John Osborne

The Many Lives of the Angry Young Man

by John Heilpern

Knopf, 527 pp., $35

When John Osborne's Look Back in Anger opened at the Royal Court on May 8, 1956, the initial response was dismal. To an audience fond of the witty badinage of Noël Coward, the clever plot twists of Terence Rattigan, and the modern morality plays of T.S. Eliot, the scattershot invective of Jimmy Porter, Osborne's hero, seemed tedious and offensive. Osborne himself recalled the first night audience as "mostly adrift, like Eskimos watching a Restoration Comedy." Many walked out.

The reviewers were equally unsympathetic. One found Porter "a caricature of the sort of frustrated left-wing intellectual who, I thought, died out in the war." Another took Osborne himself to task: "When he stops being angry--or when he knows what he's angry about--he might write a very good play." Others were more straightforwardly abusive, calling the play "putrid," "sickening," and "self-pitying." But then Kenneth Tynan's review claimed that "I doubt if I could love anyone who did not wish to see Look Back in Anger: it is the best young play of its decade," and the production was saved. Osborne became famous overnight.

When Osborne followed up his unexpected success with The Entertainer (1957) and Inadmissible Evidence (1964)--which gave memorable expression to his sense of loss and futility--he proved his staying power, though later he would write several plays that should never have left his notebooks.

In this entertaining new biography John Heilpern looks squarely at the many flaws of the first Angry Young Man without losing sight of his good points. Like Piers Paul Read's brilliant biography of Alec Guinness--another flawed man of talent--Heilpern's book shows his subject unusual compassion. In many respects, Osborne was a monster; but he could also be remarkably generous and good-hearted. Heilpern's evenhandedness underscores the radical contradictions of the man.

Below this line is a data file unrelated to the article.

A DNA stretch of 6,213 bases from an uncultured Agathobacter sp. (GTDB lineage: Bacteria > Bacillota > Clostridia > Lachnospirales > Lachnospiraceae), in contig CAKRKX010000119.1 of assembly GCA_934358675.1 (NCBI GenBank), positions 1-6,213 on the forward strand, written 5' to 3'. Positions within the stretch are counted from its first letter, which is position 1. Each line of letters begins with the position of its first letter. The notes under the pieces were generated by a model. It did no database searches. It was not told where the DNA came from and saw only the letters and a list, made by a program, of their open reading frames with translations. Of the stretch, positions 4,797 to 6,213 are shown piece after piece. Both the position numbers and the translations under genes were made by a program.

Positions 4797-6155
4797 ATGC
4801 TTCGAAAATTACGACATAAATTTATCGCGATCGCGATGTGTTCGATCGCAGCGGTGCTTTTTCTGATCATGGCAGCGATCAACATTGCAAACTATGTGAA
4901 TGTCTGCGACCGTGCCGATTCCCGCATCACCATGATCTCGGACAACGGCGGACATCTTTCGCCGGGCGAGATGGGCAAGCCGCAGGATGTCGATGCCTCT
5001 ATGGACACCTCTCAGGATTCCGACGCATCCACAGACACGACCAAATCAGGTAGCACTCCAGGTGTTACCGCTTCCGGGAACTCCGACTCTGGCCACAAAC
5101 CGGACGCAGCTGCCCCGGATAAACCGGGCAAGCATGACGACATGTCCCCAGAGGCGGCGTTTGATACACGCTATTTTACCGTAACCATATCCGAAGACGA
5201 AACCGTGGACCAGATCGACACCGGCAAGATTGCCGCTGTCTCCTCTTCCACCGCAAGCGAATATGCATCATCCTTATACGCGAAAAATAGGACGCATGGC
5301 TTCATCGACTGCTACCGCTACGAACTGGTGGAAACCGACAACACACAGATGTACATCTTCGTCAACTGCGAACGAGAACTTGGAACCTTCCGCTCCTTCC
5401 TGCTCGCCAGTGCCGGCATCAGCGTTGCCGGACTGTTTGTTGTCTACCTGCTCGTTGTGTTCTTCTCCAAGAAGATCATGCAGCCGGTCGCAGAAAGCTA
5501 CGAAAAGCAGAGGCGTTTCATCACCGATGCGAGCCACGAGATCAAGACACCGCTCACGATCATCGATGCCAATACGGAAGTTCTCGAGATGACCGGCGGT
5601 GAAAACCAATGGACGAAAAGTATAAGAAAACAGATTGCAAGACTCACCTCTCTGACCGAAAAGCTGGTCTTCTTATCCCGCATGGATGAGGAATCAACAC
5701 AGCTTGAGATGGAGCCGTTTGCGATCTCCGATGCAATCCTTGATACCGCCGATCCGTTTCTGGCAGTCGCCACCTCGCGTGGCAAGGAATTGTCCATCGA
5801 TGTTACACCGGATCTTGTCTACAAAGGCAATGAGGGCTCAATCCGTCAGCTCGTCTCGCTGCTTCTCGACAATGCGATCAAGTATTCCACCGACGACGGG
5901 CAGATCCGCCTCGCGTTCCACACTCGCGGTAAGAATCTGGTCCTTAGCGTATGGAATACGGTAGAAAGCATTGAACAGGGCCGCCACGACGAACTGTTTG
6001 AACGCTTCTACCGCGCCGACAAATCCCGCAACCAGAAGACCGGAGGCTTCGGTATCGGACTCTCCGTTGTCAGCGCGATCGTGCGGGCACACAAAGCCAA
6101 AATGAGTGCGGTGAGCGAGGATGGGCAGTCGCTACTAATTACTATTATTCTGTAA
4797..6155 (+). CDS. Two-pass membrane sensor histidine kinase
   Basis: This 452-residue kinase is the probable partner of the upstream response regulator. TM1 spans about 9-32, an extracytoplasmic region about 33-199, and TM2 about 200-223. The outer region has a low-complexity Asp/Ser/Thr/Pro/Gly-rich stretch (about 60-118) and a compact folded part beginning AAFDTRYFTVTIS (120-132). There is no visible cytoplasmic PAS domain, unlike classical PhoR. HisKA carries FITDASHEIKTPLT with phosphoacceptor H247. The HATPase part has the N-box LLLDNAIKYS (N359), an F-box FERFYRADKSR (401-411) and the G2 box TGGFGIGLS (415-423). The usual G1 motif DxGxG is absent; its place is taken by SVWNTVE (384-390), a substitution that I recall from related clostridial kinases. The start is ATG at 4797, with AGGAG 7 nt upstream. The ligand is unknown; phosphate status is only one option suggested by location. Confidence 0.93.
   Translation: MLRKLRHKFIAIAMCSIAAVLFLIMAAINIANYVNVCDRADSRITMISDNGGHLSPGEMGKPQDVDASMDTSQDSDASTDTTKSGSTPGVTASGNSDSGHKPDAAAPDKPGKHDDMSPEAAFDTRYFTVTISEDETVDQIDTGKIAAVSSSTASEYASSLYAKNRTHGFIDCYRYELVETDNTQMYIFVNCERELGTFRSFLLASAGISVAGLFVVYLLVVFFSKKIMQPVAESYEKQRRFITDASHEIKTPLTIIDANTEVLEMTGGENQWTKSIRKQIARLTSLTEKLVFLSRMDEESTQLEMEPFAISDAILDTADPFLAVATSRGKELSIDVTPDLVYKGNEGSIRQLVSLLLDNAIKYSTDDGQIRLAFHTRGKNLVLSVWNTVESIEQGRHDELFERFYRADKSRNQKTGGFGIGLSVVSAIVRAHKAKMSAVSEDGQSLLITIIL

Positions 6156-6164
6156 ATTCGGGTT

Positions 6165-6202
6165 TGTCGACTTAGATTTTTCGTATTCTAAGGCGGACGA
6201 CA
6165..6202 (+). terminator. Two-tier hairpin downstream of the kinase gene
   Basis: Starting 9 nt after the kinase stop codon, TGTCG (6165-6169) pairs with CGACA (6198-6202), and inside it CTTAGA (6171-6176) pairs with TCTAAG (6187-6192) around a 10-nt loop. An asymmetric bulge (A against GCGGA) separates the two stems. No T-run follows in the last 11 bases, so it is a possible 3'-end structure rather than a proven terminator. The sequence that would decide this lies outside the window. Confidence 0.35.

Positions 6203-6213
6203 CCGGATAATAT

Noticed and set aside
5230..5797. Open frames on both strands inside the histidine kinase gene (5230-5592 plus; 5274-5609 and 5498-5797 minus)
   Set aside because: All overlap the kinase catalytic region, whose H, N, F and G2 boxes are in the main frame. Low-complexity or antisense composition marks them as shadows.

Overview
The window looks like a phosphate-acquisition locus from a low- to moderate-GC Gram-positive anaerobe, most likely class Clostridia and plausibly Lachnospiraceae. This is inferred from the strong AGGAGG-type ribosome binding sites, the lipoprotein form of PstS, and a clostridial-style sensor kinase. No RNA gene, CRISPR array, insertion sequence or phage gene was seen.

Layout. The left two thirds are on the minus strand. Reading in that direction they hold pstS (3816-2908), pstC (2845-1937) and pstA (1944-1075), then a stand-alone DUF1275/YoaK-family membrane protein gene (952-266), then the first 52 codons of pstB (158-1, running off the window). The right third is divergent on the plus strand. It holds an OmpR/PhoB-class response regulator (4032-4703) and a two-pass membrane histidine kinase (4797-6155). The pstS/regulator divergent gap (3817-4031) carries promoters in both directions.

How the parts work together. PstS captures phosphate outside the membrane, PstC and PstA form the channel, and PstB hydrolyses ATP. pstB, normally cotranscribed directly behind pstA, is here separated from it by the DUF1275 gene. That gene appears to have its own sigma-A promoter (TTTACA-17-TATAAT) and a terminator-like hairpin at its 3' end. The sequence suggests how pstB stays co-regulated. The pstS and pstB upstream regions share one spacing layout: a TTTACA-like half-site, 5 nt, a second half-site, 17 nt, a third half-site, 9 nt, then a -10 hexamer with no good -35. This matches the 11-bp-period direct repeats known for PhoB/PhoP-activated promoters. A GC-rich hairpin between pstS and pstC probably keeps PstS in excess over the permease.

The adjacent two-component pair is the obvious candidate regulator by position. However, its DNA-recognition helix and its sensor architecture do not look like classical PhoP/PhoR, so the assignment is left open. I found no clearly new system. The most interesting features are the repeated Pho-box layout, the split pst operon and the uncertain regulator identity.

To try to describe Osborne the playwright, Heilpern quotes Artie Shaw describing how he approached playing the clarinet: "You're trying to make a sound that no one ever got before, creating an emotion. You're trying to take notes and make them come out in a way that moves you. If it moves you, it's going to move others." Yet Osborne's plays exhibit too much emotion: Structurally ramshackle and devoid of any sustained thought, they are often little more than staged jeremiads. If there is an apt jazz parallel to Osborne's work it is not the swinging aplomb of Artie Shaw but the cacophonous banality of Ornette Coleman. Nevertheless, even for those skeptical about the merits of Osborne's work, this book is worth reading. It re-creates a theater that has all but vanished, and a rackety life hobbled by hate.

John James Osborne (1929-1994) was born an only child in Fulham. His mother, Nellie Beatrice Grove, was an enterprising cockney who began work as a charwoman in an orphanage, did a stint as cashier in Lyons Corner House in the Strand, and finally became a popular barmaid known for her lewd patter.

Osborne's father, Thomas Godfrey, was a frail, asthmatic Welshman, a commercial artist who had wanted to be a real artist but never managed it. In the all-important calculus of class, he married beneath himself and regretted it; every time his wife opened her mouth, he winced. Like many of the artists Osborne admired--Anton Chekhov, Aubrey Beardsley, D.H. Lawrence, George Orwell--he died young of tuberculosis.

Osborne went to his grave adoring his father, even though his most vivid memories of him were of his coming home "after supper full of Waterloo buffet whiskey, Guinness or Moussec playing the upright piano and singing 'Red Sails in the Sunset.'" On such crumbs did Osborne feed his filial love. In Look Back in Anger he has Jimmy Porter say: "For twelve months I watched my father dying when I was ten years old. . . . You see I learnt at an early age what it was to be angry--angry and helpless. And I can never forget it."

Osborne claimed that he hated his mother because she was "the grabbing uncaring crone of my childhood," berated him publicly when he was growing up, and showed no grief when his beloved father died. What most galled him was her refusal to show him the maternal love he craved. When she died at age 87, he began an article for the Times, "A year in which one's mother died can't be all bad." He repaid her cockney cruelty with something of his own cockney vindictiveness.

After being expelled from school for punching one of his masters, Osborne worked as a copy editor for a trade magazine called Gas World. Most of his days were spent poring over the huge office dictionary. Notebooks from this period abound with word lists: "Acolyte, addled, alchemy, blancmange, bumbling, burgeon, bollocks, clammy, coverture, conk . . . . " But it was not until he escaped journalism for repertory theater that he put his love of words to the test. Look Back in Anger was not his first but his fourth play, and drew on much that he had learned as a repertory actor.